The proposed project will address Goal 14 of the Sustainable Development Goals calling to conserve marine resources. The conservative life-history (slow growth, late reproduction, low fecundity) of marine mammals make them vulnerable to anthropogenic threats that reduce their survivability. As top predators, dolphins maintain balanced and productive ecosystems providing food security and livelihoods to local people (Teh et al., 2014). Irrawaddy dolphin (Orcaella brevirostris), Indo-Pacific humpback dolphin (Sousa chinensis) and Indo-Pacific finless porpoise (Neophocaena phocaenoides) are distributed across nearshore coastal waters of Southeast Asia. The species’ coastal distribution expose them to anthropogenic threats including fisheries bycatch, habitat degradation and climate change affecting coastal water flows and turbidity. Irrawaddy dolphins can be found in Cambodia’s four coastal provinces (Beasley and Davidson 2007; Tubbs et al. 2020), while Indo-Pacific humpback dolphins and Indo-Pacific finless porpoise have only been confirmed in Koh Kong and Sihanoukville provinces (Smith et al. 2016). In Kep province, Irrawaddy dolphins are present year-round, with the area classed as an Important Marine Mammal Area (IUCN-MMPATF 2020). The IUCN Red List classifies these species as Endangered, Vulnerable and Vulnerable, respectively, all with declining population trends (https://iucn-csg.org/). The species are protected in Cambodia although lack sufficient data for regional assessments and conservation actions (MAFF 2007).
Dolphin spatial distribution and abundance can be investigated using observational and image data (for individual identification of dolphins) collected during boat-based surveys and processed using capture-recapture methods (Sharpe and Berggren 2019). All dolphins and porpoises produce echolocation signals to navigate and to detect prey. Passive acoustic monitoring (PAM) using deployed recorders (e.g. F/C-PODs, chelonia.co.uk) can be used to investigate species occurrence and foraging occurrence at high temporal resolution (Yang et al. 2020). Therefore, combining visual and acoustic data collection allow for comprehensive assessment of species occurrence, distribution, abundance and behaviour.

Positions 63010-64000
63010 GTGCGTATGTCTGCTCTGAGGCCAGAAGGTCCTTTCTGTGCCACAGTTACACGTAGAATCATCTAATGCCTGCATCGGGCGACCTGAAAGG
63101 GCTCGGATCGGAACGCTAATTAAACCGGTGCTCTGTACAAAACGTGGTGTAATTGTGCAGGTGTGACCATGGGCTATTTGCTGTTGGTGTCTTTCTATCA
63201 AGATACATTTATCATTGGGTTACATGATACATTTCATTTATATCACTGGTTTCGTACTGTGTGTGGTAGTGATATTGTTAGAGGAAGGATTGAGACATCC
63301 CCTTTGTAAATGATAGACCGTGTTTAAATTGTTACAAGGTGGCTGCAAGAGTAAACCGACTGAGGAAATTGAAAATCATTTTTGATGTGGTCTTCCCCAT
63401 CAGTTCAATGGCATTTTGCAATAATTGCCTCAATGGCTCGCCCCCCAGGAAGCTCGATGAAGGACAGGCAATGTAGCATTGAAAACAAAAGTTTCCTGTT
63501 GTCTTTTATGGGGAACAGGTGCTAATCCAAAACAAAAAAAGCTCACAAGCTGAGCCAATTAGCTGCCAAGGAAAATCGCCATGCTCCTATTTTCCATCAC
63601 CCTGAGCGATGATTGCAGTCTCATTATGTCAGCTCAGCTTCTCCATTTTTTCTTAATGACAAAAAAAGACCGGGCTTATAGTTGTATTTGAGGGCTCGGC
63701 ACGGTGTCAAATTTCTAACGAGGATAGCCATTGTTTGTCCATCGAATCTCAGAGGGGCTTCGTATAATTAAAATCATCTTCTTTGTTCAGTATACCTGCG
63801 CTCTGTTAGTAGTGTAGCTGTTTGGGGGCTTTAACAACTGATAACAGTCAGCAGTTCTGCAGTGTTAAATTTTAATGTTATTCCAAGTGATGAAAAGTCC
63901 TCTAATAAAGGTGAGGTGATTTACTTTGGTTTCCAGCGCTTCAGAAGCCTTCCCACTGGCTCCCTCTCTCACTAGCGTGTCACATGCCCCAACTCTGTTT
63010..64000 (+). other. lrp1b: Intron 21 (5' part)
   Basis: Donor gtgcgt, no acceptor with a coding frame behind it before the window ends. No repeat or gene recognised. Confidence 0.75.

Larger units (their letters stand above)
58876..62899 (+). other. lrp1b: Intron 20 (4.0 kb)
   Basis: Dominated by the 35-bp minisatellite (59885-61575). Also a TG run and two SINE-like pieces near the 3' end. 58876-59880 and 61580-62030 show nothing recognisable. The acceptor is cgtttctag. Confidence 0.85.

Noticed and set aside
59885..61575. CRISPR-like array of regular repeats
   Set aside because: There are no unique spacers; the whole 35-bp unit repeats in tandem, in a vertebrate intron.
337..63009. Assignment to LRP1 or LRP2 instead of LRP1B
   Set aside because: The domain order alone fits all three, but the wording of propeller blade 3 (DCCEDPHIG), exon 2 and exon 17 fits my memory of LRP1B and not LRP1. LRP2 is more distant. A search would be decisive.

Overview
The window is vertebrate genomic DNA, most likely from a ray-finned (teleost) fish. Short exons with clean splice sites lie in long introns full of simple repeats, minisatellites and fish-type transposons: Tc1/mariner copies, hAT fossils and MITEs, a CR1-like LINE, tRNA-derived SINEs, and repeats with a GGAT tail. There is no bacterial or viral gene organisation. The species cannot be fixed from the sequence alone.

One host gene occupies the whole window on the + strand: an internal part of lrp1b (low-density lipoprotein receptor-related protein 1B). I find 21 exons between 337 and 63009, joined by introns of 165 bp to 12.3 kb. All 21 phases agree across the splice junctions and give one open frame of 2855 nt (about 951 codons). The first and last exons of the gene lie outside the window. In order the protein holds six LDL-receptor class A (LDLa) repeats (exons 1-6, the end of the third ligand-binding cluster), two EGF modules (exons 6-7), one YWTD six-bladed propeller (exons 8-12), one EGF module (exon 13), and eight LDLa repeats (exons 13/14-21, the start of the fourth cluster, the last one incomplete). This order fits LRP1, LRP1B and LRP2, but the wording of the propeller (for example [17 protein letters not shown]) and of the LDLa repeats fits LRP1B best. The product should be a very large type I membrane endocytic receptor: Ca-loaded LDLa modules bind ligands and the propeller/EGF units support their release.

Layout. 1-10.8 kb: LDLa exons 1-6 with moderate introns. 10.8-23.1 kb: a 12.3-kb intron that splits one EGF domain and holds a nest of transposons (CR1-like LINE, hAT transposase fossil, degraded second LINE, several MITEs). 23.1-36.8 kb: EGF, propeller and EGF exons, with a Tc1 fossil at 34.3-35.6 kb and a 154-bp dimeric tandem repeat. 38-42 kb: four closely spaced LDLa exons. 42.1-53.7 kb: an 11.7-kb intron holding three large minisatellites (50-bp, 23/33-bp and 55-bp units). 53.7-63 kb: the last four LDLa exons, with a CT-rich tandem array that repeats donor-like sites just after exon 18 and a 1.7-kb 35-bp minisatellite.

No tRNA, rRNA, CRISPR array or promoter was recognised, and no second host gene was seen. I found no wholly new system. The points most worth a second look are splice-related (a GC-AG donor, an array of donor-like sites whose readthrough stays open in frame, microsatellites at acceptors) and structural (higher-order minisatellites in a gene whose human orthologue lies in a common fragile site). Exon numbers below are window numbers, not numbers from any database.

Questionnaire based methods with local fishers can be used to investigate fisheries effort and catch/bycatch of species in areas lacking detailed information (Moore et al. 2010). Resulting catch rates together with statistics on total fishing effort can be used to estimate total species catch and where catch rates may need mitigation.
This project will provide the necessary data for regional and national, and contribute to global, evidence-based status assessments for each species to inform management strategies. An interdisciplinary approach combining natural and social science techniques will be applied to provide data on spatial and temporal occurrence, abundance and fisheries mortality.
Objective 1: Investigate Irrawaddy dolphin, Indo-Pacific humpback dolphin and Indo-Pacific finless porpoise spatial and temporal occurrence, and abundance in the Koh Kong, Sihanoukville, Kampot and Kep provinces, Cambodia (Fig. 1) using boat based surveys and passive acoustic monitoring (PAM).
Objective 2: Use PAM techniques to record species specific clicks during boat surveys. Apply statistical techniques to produce algorithms that allow classifying clicks to species. Apply the developed algorithms to data from PAM deployments to investigate temporal patterns of each species occurrence.
Objective 3: Design and use a questionnaire to investigate fisheries effort and dolphin bycatch rates in Cambodia’s four coastal provinces (Koh Kong, Sihanoukville, Kampot, Kep). Combine collected data with official fisheries statistics to estimate total mortality for each species and province.
Objective 4: Use the information from Objectives 1-3 to conduct evidence-based status assessments for each species to inform conservation and management strategies.
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Figure 1 showing the study area in Cambodia including the four coastal provinces (Koh Kong, Sihanoukville, Kampot and Kep) where proposed research project will be conducted.